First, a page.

“The other hypothesis is that these were criminals who were going to take two French journalists in the hope of scoring millions of euros,” said Yates.
Kidal lies in the Sahel, a lawless border region that has historically afforded shelter to smugglers, kidnappers, traffickers, as well as militant groups.
Last week, French news media reported that a ransom of more than 20 million euros was paid for the release of four French hostages who were held in captivity in the Sahel for more than three years.
Western diplomats based in the region have warned that the payment of large ransoms encourages the kidnapping of Western citizens in an impoverished region where kidnapping is big business.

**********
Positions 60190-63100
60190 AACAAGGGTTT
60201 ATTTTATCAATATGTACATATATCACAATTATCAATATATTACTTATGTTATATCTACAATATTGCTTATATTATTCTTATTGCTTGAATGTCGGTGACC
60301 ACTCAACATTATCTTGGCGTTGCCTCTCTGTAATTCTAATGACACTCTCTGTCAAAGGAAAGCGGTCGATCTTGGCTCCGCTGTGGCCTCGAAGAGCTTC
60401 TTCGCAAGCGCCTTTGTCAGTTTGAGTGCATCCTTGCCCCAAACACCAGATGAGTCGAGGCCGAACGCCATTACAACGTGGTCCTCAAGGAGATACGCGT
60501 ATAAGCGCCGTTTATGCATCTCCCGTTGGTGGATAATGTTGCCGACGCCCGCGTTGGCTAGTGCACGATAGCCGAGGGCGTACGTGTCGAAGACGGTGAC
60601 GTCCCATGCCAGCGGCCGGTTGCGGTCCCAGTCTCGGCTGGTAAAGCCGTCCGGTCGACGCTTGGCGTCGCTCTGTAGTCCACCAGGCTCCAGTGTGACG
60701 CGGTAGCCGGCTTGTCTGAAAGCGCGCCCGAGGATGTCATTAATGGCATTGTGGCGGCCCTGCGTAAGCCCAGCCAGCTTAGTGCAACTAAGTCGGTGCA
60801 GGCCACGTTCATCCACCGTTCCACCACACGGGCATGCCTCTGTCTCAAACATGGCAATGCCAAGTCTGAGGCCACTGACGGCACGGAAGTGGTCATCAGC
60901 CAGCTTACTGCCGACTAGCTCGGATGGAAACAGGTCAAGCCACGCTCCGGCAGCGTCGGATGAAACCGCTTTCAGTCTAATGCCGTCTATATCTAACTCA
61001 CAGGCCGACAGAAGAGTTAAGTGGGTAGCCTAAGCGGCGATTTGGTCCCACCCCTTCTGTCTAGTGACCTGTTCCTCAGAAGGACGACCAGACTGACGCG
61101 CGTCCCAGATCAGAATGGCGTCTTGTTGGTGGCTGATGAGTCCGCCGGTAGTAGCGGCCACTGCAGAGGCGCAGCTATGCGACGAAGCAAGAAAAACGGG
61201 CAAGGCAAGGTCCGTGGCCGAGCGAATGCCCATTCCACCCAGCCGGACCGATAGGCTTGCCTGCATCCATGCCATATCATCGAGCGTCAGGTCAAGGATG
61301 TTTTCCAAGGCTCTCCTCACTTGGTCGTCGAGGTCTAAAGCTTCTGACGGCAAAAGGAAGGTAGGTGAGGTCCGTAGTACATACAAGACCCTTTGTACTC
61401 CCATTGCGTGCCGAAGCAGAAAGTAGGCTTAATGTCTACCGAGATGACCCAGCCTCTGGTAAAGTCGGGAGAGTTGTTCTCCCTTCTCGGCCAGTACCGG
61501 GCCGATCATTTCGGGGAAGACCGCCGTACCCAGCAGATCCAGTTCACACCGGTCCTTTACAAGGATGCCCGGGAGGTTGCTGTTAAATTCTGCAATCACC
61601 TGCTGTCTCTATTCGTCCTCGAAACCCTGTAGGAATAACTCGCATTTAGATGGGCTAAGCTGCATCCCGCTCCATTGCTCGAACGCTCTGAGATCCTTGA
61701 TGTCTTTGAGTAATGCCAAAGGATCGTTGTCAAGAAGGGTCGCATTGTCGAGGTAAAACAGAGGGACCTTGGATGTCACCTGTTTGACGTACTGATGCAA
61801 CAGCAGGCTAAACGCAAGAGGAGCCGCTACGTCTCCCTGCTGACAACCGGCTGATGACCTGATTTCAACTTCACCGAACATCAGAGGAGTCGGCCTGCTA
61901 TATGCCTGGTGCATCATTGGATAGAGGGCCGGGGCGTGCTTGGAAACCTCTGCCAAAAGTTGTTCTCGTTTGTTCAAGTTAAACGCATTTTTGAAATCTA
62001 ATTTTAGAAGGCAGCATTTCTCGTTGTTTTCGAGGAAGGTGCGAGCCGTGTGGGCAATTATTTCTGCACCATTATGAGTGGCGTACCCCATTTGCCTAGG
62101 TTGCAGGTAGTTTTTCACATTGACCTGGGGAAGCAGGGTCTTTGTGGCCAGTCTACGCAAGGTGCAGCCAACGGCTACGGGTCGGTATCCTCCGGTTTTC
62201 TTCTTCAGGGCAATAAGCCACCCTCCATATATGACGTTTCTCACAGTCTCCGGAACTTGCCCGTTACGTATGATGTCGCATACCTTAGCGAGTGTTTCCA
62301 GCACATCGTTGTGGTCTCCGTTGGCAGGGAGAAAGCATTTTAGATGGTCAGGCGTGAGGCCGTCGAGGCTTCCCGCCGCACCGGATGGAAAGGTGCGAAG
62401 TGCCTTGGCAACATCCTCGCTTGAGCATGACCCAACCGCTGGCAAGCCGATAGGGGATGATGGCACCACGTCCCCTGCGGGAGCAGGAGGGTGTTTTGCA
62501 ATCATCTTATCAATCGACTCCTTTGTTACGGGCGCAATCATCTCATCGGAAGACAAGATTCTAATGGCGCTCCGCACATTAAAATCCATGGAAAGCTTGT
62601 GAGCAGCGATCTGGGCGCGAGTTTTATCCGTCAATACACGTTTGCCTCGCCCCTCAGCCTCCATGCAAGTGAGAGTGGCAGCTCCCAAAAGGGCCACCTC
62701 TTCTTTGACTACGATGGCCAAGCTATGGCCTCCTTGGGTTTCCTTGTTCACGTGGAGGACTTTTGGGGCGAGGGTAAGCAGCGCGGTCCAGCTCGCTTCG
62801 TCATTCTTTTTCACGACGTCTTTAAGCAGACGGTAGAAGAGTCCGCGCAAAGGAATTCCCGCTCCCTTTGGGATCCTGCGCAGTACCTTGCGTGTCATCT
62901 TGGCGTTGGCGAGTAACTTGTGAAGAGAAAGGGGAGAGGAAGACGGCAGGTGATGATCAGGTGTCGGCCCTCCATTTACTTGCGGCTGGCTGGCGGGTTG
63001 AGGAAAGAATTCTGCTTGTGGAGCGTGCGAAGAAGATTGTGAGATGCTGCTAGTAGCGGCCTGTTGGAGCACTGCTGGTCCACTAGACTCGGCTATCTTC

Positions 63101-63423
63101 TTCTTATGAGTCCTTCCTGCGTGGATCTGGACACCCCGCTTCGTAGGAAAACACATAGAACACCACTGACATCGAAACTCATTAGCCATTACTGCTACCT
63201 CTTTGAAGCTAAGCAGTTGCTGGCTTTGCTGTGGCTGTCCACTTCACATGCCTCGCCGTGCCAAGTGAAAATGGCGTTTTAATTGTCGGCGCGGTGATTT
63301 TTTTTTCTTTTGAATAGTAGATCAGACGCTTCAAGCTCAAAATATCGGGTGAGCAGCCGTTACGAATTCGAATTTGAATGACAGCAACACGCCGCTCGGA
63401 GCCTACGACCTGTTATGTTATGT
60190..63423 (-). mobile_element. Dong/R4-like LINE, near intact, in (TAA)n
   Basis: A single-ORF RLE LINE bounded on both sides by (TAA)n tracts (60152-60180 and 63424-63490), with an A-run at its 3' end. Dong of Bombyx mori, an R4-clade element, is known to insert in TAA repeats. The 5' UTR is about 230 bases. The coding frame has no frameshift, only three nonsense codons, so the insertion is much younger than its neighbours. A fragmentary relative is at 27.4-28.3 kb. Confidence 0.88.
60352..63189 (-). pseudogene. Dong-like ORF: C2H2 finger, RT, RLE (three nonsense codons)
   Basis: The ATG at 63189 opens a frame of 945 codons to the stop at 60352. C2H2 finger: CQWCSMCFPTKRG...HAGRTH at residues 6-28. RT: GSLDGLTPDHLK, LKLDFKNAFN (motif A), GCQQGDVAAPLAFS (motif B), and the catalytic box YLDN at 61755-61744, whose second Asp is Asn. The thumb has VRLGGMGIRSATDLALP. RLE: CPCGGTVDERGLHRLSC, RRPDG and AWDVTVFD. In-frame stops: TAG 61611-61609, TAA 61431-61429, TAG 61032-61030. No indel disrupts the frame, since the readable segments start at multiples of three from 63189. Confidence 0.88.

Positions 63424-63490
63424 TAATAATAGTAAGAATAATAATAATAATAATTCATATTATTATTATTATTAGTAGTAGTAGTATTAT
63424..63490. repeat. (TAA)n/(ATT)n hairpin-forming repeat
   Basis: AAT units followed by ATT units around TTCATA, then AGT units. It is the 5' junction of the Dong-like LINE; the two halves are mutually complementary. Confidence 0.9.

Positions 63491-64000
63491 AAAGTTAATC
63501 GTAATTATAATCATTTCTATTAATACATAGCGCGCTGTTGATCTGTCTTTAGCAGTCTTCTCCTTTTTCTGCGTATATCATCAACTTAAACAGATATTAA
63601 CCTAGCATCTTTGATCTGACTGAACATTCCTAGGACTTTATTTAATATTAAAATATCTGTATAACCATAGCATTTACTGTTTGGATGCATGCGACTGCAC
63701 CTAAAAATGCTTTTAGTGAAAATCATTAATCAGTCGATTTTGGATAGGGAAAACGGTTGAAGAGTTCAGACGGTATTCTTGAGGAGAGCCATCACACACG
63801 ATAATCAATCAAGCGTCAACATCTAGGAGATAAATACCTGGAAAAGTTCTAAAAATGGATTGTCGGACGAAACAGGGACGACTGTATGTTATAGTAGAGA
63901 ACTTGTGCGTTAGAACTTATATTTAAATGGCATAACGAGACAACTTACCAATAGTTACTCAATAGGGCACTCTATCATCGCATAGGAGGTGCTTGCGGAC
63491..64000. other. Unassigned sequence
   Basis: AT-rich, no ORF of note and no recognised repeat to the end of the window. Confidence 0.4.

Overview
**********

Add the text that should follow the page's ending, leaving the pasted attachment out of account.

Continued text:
Is the MNLA divided?
The fact that the kidnapping and murders occurred in Kidal, an MNLA stronghold, has also raised questions about Mali’s chronic Tuareg problem.
Dupont and Verlon were abducted shortly after interviewing a prominent MNLA leader at his Kidal home. Shortly after the attack, Ambéry Ag Rissa said he heard a noise outside, but when he went outside, armed men forced him to go back into his house.
“The journalists were visiting a prominent MNLA chief and were abducted just outside his house,” noted Limam. “So there’s the real issue of the cohesiveness of the MNLA – are they divided? Do they have rogue members?”
The MNLA has expressed its shock over the attack and has offered to cooperate with investigators seeking to apprehend the journalists’ killers.
But that still leaves the thorny issue of the MNLA’s continued presence as an armed group in a country that has – theoretically at least – returned to constitutional order following the July presidential election.